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I'll Never Make This Photography Mistake Again

I'll Never Make This Photography Mistake Again

Some mistakes you make as a photographer over and over again, learning a little bit each time you make them. But this is one mistake I can't afford to make again.

It was a bleak morning in England, the rain pattering at the car door window. I'd been up all night preparing and getting to my location for a spectacular sunrise landscape shot. The snow had fallen the night before, and the cold wintry air had frozen patches on the ground into glassy, black ice.

The whole area looked like it had been rendered in a Disney film. Intricate, lace-like hoar frost clad the trees all around me en route to the spot. I headed out in the dark blue glow of twilight, the bags under my eyes hanging heavy from the lack of sleep. It took around an hour to get to my spot as I kept stopping along the way to capture the awesome scenes the season was giving me.

Each time, I set up my camera on a tripod so that I could keep the camera steady enough to set a long exposure and low ISO to avoid noise. Between each shooting position and in a bid to forgo the lengthy delays I would inevitably rack up by making multiple stops along my journey, I simply folded the tripod legs up, placed it on my shoulder, and let the camera rest, lens facing down towards my back. I know many photographers that do this, especially wildlife photographers who have long telephoto lenses. It just doesn't make sense to pack it up in the bag or carrying case every time you shift positions. 

Photo kit on floor

My Gitzo tripod footplate fits much more snugly into the tripod head than the Vanguard plate I have, much to my surprise

This was my greatest mistake. Because what I'd neglected to check was the exact size of my tripod footplate. I normally just use my Gitzo tripod, which has an Arca-Swiss plate method, which is affixed to the tripod head using a tension screw. However, on this occasion, I was switching between bodies and lenses, so I just used an old Vanguard Arca-Swiss plate, which looked to be the same when I eyeballed the comparison.

I was clambering over some rocky terrain when I slipped on a patch of undetectable black ice. I threw my hands out to save myself and quickly jarred my arm back to prevent the camera from crashing to the ground. However, the Vanguard plate must have been ever so slightly thinner or perhaps more worn than my standard Gitzo plate. The jarring slid the footplate and camera off the tripod's head, and they fell onto the rocks.

Camera and telephoto lens

I'm just thankful I didn't drop one of my larger telephoto lenses as I'm sure something would've smashed

Fortunately, the metal lens housing bore the brunt of the collision, and although the exterior was covered in scratches, the glass remained intact. I quickly got to my feet and studied my kit to find that the lens still worked fine. But it could've very easily ended up costing me a lot (or an insurance claim) to repair and potentially replace.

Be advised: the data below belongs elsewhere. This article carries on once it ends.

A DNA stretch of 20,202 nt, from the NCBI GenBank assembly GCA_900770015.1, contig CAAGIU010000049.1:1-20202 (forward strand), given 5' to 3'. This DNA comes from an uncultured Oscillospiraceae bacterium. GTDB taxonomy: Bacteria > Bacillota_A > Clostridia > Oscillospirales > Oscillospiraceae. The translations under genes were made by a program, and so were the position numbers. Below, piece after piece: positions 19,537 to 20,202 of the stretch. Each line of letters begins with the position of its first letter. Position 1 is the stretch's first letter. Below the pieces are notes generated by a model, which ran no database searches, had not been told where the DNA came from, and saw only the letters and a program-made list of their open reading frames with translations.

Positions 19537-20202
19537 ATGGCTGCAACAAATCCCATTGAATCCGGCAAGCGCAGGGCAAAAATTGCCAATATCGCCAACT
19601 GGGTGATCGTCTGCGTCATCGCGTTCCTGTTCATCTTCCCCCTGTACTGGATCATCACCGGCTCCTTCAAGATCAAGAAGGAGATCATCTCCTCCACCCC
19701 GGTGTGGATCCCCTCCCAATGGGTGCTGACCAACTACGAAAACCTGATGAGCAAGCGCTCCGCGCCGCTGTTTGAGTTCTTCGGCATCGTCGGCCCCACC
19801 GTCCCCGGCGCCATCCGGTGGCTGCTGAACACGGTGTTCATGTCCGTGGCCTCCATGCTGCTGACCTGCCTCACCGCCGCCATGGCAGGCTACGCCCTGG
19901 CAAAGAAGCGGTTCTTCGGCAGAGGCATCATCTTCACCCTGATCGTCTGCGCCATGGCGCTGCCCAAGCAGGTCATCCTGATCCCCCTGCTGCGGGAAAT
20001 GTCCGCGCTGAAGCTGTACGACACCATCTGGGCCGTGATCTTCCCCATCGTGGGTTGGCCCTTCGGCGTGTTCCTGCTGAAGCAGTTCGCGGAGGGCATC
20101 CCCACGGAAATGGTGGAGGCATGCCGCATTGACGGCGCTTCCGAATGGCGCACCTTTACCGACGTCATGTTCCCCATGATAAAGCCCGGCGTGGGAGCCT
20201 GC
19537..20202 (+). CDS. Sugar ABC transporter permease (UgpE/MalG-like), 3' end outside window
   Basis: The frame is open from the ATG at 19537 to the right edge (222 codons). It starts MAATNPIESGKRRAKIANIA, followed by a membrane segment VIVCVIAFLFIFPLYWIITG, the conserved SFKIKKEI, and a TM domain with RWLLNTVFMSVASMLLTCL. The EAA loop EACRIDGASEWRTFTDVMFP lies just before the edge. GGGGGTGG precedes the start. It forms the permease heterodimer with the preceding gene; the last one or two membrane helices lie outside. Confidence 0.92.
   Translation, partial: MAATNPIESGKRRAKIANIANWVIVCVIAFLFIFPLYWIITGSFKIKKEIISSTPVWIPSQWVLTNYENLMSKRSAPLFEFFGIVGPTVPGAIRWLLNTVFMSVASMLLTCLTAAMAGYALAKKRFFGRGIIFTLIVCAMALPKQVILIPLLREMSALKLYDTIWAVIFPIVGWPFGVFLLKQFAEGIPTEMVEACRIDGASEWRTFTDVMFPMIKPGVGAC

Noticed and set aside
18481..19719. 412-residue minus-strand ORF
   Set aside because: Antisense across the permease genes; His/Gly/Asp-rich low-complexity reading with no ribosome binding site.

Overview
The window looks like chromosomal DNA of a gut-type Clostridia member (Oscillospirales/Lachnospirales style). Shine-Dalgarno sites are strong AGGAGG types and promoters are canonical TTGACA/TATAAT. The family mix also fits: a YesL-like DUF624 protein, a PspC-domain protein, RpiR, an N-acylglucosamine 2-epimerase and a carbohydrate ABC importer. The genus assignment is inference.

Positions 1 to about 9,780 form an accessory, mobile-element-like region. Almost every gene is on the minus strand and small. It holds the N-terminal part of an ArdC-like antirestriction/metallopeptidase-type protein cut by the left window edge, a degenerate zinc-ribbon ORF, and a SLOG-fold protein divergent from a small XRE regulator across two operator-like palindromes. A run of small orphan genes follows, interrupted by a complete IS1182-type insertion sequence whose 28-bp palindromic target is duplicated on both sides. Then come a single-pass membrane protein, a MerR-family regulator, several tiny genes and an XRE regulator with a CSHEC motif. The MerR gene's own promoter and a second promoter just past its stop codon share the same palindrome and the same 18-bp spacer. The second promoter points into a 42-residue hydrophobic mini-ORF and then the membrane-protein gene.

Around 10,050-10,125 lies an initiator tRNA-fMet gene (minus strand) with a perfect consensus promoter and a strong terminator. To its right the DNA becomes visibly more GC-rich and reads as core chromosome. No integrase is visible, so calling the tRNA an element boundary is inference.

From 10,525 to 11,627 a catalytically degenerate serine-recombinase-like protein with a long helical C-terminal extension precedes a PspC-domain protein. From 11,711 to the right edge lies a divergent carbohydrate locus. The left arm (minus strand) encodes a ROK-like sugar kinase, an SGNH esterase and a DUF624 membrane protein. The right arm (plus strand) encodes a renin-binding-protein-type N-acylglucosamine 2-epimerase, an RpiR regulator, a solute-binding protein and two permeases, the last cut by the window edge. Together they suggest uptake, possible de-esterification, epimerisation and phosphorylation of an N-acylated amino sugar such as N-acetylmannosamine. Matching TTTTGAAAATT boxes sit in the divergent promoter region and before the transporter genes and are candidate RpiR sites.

So, what's the moral of the story? Well, I would urge you to pack up your kit when walking between locations, especially if you plan on going over rough terrain or in inclement weather. It might be a pain, but it's much more of a pain to have your kit completely ruined just because you slipped. If you don't want to do that, then at least throw a lens hood on to protect the front element of the lens. You may find the impact breaks the camera or rips the lens from its mount, but at least you'll have tried something if you're not willing to go the whole way and pop it in the bag.

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37 Comments

Rick Rizza's picture

Never ever put your lens on the sofa after you detach it from the body.

It rolls, to the floor.

Dan Jefferies's picture

Or kitchen counter...

imagei _'s picture

Like many people I do walk with camera on the tripod for the reasons you mentioned, would advise to do two things though. First of all, carry the camera with the lens facing up, so that the weight of the lens doesn't stress the mount, particularly if you are walking with a heavy lens. Lens facing up rests on the camera body and this way incurs far less stress on the mount. Second, have the camera on a strap wrapped around your neck or shoulder. Should anything happen it'll swing around your body instead of crashing to the ground. Unclipping the strap takes a second, far quicker than putting the gear in the bag.

Timothy Roper's picture

Just remember to take the strap off your neck once you've reached a new spot and are setting up. While walking as you describe, I've forgotten the strap was around my neck, and didn't remember until it pulled the tripod over after things were set up at a new location, and I backed away to check out compositions. It's happened more than once.

Michael Dougherty's picture

That's why I use a camera strap. Just hang the camera from your neck in front of you. This also allows you to take some grab shots while you're traveling from place to place. A filter will protect from dust or ocean spray and a lens hood will protect your front element from scratches from bushes.

Matt Williams's picture

how does that help when using a tripod

jim hughes's picture

It's amazing how "standards" like Arca Swiss get compromised over time. Eventually there are separate species that can no longer interbreed.